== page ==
The American prison system is a world phenomenon, and an ironic one at that. America has the highest prisoner to non-prisoner ratio of any country in the world. How can a country that supposedly represents public service, freedom and due process of law send such a disproportionate amount of people, based on population, race and mental state, to prison? How can such an apathetic attitude toward our prison conditions (which are the worst in the free world) have prevailed this long with no immediate public calls for reform, and possibly be considered functional?
America, partly because its cultural origins come from the peasant populations of several continents, values wealth above all. The emphasis on traits such as accent or ethnicity hardly play a role in America. This, mixed with a lower regard for education, creates an environment where the inequality among people, from the superficial quality of possessions to the freedom to control one's immediate surroundings, is more starkly apparent for the many people born at the bottom than even in the lower middle. Among minority populations that have the least opportunities available to them, the two easiest and most accessible ways to make a profit are to sell drugs and/or steal, which both happen to be illegal.
Basic protocol can make an inmate suffer at every stage of incarceration, including release. In all 50 states, there are laws that inhibit violent and non-violent criminals from getting jobs after a sentence, even jobs that have nothing to do with their crime. Just after 30 days or more, federal disability or Medicaid benefits can be cancelled — and given that our prisons act as de facto mental hospitals in many cases, this is terribly alienating and damaging, causing ripe conditions for more crime.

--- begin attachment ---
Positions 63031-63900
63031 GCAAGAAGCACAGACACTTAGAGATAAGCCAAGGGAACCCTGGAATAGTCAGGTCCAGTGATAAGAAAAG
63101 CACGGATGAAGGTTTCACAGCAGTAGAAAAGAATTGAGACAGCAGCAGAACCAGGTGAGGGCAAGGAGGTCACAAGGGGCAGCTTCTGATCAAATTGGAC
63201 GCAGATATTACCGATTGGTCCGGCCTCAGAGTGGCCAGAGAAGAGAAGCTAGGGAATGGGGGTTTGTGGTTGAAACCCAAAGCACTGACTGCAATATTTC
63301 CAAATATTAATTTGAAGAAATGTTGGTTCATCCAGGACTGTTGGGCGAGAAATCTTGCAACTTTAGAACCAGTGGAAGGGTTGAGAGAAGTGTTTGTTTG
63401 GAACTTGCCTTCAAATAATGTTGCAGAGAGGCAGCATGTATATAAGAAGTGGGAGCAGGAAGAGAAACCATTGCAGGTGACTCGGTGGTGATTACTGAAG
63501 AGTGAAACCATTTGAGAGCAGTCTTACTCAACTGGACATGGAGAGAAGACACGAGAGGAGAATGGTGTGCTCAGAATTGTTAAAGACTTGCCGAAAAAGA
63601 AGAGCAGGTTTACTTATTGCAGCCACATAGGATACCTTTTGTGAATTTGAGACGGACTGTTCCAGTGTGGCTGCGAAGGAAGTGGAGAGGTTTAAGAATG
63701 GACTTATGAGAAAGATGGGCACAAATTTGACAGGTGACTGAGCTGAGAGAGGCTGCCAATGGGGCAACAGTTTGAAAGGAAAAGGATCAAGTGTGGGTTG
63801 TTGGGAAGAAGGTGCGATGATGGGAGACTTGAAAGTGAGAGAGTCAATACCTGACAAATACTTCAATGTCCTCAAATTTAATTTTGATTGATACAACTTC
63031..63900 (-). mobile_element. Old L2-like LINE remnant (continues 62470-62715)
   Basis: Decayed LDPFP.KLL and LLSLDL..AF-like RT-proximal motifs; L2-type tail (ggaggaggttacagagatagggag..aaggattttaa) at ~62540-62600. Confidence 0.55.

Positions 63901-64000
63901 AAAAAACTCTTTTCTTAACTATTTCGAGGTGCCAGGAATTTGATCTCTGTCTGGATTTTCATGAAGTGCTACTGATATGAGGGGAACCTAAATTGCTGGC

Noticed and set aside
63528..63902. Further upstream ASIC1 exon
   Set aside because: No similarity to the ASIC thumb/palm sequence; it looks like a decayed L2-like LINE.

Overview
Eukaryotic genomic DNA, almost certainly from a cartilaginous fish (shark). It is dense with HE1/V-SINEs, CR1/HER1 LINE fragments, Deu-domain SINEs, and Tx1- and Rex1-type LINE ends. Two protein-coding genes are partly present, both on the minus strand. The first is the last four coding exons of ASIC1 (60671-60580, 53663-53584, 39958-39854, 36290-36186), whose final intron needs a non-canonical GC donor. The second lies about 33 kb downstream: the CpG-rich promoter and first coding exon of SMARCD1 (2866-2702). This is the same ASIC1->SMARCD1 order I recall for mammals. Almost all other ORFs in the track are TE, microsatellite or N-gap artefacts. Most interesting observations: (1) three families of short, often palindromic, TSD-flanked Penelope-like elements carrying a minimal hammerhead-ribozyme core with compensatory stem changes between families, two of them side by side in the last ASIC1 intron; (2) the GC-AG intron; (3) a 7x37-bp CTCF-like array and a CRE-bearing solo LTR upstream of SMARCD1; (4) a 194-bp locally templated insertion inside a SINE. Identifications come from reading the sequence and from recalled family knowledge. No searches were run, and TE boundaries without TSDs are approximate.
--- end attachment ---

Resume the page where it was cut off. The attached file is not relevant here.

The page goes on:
The ideas of "misdemeanor" and "felony" are familiar ones, but stop to think about how byzantine and ineffectual such a notion is. If our society had its priorities straight, they would be "violent" and "non-violent" crimes instead, and jails would be a controlled environment whose function was to keep violent offenders out of society, while attempting to rehabilitate. The non-violent, then, would be evaluated and rehabilitated as needed. Perhaps most indicative of a problem is the fact that prisons themselves are immune to the laws they are supposed to uphold. Just like in the military, the laws that maintain domestic cultural order stop with both the role of prisoner and guard — the former below the law, the latter above it, often disregarding the mental and physical violence that is allowed to happen.
While many things keep us from examining our prisons and prisoners, the practice keeps us from being reminded of the fundamental truth that people are products of their society — the poor suffer (especially in unequal societies), the suffering are angry and desperate, and those people commit the crimes.
The prison system is one of the starkest examples of another "two sorts of people" in politics: those too complacent with artificial systems and those who seek constant refinement against human error. Be vigilant against ideas that instinctively extend the free-market to other cultural ideas, that an exceptionally free culture is defined by these inequalities. That the human indexes in other developed countries — from education to income gaps to mental health — soar above our own, but maybe that's the price of true freedom. That more may fall through the larger gaps of risk, but that risk ensures the highest quality of life for those who deserve it, ostensibly by earning it. Fairness isn't an issue that concerns those who benefit from the lack thereof. The matter of whose womb you come out is your own, just try and leverage that in any meaningful way, aside from your welfare pittance.
It is said that men are created equal, not born that way — concerning yourself with this reality is the only policy guide you need.
— Wiley Robinson is a senior in ecology and evolutionary biology. He can be reached at email@example.com.